Area colleges ranked
Kent State is the largest university in Northeast Ohio, according to a newly compiled list of colleges and universities in the Oct. 14 print edition of Crain’s Cleveland Business.
The list indicates that KSU’s full-time equivalent enrollment is 30,710. The FTE is a measure of the number of students who take full-time loads and is not necessarily the same thing as a head count.
According to the Crain’s list, the most costly institution in Northeast Ohio is the private Cleveland Institute of Music, where tuition, room and board run $54,250 a year. The most costly tax-supported university in Northeast Ohio is the University of Akron, where tuition, room and board run almost $20,500.
The institution with the lowest ratio of undergraduates to graduate students is the private Case Western Reserve University in Cleveland, where 45 percent of students are undergraduates and 55 percent are graduate students.
The list also includes student-to-faculty ratios, costs, operating budgets and more.
Schulman dividend up
Fairlawn polymer company A. Schulman Inc. increased its dividend by 2.6 percent from the previous quarter to an annual 80 cents per share. The company declared a regular quarterly cash dividend of 20 cents per share payable Nov. 4 to shareholders of record on Oct. 28.
Based on Schulman’s latest stock price, the higher dividend provides a yield of about 3 percent. The company has paid a dividend since it went public in 1972.
“This increase to our dividend reflects the strength of our balance sheet, the ability of our operations to generate significant cash flow, $183 million over the last two years, and our long-term growth prospects,” Joseph M. Gingo, chairman, president and chief executive officer, said in a statement.
Also, Schulman said it has purchased 2.2 million shares through Aug. 31 under a $100 million share repurchase program. The company said it has $56.6 million remaining under the program.
Trust has finance issue
The trust responsible for paying the health-care costs of some union retirees of Chrysler Group LLC faces $3 billion in unfunded obligations as it works to get the most for its stake that Fiat SpA wants to buy.
The trust’s benefit obligations narrowed by $414.9 million to $13.4 billion during 2012, according to its amended 2012 financial statement. At the same time, the net value of its assets rose to $10.3 billion, driven mostly by an increase in the estimated value of its 41.5 percent ownership stake in Chrysler that was created when the company came out of bankruptcy in 2009. Italy-based Fiat owns the other 58.5 percent.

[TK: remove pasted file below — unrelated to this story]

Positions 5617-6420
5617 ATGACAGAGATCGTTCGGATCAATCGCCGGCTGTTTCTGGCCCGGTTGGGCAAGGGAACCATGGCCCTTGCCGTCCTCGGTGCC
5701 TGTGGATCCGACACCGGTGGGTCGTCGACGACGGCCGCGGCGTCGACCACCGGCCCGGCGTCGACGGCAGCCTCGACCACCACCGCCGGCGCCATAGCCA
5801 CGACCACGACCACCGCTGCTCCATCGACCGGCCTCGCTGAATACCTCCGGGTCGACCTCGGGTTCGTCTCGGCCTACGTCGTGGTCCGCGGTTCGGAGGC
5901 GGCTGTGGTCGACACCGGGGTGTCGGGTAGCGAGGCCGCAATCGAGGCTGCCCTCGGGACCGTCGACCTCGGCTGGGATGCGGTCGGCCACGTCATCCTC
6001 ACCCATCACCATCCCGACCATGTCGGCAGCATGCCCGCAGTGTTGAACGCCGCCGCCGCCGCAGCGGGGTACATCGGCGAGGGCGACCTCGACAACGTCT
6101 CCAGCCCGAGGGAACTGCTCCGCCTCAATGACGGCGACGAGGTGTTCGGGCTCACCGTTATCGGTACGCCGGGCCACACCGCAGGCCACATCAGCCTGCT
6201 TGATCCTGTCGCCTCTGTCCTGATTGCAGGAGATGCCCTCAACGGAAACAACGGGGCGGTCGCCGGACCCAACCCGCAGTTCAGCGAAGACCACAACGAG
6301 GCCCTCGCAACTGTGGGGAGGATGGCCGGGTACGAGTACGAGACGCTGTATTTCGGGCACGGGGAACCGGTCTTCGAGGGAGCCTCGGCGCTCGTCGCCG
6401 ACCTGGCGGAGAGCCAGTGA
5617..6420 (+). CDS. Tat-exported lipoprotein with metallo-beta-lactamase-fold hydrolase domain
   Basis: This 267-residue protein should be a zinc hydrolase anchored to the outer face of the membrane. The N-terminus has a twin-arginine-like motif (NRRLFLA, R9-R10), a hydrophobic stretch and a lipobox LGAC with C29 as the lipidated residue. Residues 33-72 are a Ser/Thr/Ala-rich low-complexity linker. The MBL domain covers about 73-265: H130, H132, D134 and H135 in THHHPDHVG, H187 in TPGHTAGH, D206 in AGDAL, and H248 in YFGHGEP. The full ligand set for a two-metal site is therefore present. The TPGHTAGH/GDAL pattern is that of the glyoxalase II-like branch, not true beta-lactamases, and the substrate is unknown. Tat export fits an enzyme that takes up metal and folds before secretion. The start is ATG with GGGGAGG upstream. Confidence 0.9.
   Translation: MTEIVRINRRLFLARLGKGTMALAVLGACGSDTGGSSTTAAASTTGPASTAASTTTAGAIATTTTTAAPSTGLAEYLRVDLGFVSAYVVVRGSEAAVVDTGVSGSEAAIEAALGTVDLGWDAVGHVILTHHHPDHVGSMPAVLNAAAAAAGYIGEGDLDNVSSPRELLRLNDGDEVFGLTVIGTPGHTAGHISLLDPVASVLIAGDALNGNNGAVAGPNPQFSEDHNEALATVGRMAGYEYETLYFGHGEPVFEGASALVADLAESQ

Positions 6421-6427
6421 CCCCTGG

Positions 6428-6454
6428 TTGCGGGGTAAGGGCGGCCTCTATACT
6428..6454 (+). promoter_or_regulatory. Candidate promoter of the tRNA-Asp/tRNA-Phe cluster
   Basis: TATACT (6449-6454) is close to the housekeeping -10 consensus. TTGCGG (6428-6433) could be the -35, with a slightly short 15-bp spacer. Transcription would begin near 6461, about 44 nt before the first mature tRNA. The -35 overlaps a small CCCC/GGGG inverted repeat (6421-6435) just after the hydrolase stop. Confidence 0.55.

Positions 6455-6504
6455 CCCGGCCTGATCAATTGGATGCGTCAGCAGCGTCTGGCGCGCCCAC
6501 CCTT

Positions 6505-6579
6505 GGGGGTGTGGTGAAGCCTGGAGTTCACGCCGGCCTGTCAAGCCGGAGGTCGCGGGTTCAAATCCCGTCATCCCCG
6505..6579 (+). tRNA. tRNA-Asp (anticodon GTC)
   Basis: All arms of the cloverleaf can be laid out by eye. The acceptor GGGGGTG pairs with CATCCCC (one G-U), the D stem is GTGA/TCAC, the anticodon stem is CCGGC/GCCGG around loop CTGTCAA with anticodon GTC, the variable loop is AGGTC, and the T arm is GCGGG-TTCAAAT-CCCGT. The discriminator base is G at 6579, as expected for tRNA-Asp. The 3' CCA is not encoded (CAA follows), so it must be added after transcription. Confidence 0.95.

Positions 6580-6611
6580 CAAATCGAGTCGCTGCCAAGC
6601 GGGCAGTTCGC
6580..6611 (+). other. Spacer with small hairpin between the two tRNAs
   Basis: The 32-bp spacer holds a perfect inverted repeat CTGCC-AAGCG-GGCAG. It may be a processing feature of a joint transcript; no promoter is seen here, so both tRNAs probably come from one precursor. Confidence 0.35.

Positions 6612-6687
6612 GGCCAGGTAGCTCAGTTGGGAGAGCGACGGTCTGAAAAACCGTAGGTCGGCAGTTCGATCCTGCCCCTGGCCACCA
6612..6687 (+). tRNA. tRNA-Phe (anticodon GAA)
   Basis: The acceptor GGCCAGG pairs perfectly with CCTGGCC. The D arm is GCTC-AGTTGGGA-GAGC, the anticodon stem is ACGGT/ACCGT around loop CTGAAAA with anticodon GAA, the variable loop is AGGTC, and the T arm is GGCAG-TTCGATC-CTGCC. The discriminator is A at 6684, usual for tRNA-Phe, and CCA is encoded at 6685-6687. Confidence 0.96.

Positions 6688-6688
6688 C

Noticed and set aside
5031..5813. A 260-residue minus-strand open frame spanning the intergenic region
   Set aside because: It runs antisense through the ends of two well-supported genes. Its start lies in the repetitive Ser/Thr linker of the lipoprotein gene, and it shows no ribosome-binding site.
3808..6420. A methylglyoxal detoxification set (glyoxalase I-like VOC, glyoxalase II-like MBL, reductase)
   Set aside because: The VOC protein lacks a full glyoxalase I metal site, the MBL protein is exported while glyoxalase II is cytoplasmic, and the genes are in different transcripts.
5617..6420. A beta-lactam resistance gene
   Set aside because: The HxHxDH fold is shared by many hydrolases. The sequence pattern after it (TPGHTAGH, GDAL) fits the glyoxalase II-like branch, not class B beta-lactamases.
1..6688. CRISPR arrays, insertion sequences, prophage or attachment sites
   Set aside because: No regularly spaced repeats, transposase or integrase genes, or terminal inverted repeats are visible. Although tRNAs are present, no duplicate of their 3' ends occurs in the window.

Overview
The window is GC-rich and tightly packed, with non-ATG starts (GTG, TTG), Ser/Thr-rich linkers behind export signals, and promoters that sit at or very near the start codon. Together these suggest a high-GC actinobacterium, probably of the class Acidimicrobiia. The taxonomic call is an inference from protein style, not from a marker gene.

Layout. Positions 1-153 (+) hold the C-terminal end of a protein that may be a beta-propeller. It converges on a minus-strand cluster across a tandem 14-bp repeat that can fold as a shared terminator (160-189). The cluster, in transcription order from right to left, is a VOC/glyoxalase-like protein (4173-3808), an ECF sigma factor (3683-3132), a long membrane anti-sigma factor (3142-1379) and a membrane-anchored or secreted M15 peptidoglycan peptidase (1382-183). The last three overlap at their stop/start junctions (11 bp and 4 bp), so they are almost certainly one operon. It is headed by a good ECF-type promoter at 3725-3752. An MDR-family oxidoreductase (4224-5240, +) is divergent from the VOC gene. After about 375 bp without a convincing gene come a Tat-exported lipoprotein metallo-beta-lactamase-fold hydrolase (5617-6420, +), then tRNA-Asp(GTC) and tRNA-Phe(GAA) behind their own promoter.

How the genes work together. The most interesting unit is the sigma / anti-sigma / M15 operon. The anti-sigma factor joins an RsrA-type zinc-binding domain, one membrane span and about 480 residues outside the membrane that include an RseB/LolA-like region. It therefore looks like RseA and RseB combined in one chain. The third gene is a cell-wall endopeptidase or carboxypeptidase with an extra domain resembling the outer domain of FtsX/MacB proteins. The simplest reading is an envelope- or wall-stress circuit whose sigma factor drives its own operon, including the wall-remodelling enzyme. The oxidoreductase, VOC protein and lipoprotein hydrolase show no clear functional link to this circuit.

While the shortfall was reduced from more than $5 billion a year earlier, the trust needs to maximize the value of its Chrysler holdings to cover the projected cost of retirees’ health care. Unable to agree on a price with Sergio Marchionne, the chief executive officer of both Chrysler and Fiat, the union trust last month forced him to file for a Chrysler initial public offering of stock in a move to put a value on the ownership stake.
Startup growth seen
A new report says funding for business startups rose in the third quarter from year-ago levels, as venture capitalists poured money into a growing number of fledging software companies.
According to the report released Friday, total investments in startups rose 17 percent to $7.78 billion from $6.63 billion in the July-September quarter of 2012. The number of deals rose 7 percent to 1,005 from 937.
The software industry’s $3.57 billion in funding accounted for the largest chunk of the total and marked a 77 percent jump from a year ago. It also marked the first time the industry passed the $3 billion mark in 12 years.
Software also accounted for the largest number of deals with 420, including nine of the quarter’s 11 largest investments.
“It’s an exciting time to be an entrepreneur with a software company,” Mark McCaffrey, global technology partner and software leader at PriceWaterHouseCoopers U.S. said in a statement. “More venture capital dollars are going into more software deals than we’ve seen in the past decade.”
Wheat prices rise
Wheat prices are the highest they’ve been in four months as traders react to reports of a disappointing harvest outlook from Argentina. Wheat rose 19.75 cents, or 2.9 percent, to $7.0575 a bushel Friday, the highest price since June. Corn fell 1.5 cents, or 0.3 percent, to $4.415 a bushel. Soybeans fell two cents, 0.2 percent, to $12.9125 a bushel.
In energy trading, oil rose 14 cents, or 0.1 percent, to $100.81 a barrel. Gold fell $8.40, or 0.6 percent, to $1,314.60 an ounce.
Compiled from staff and wire reports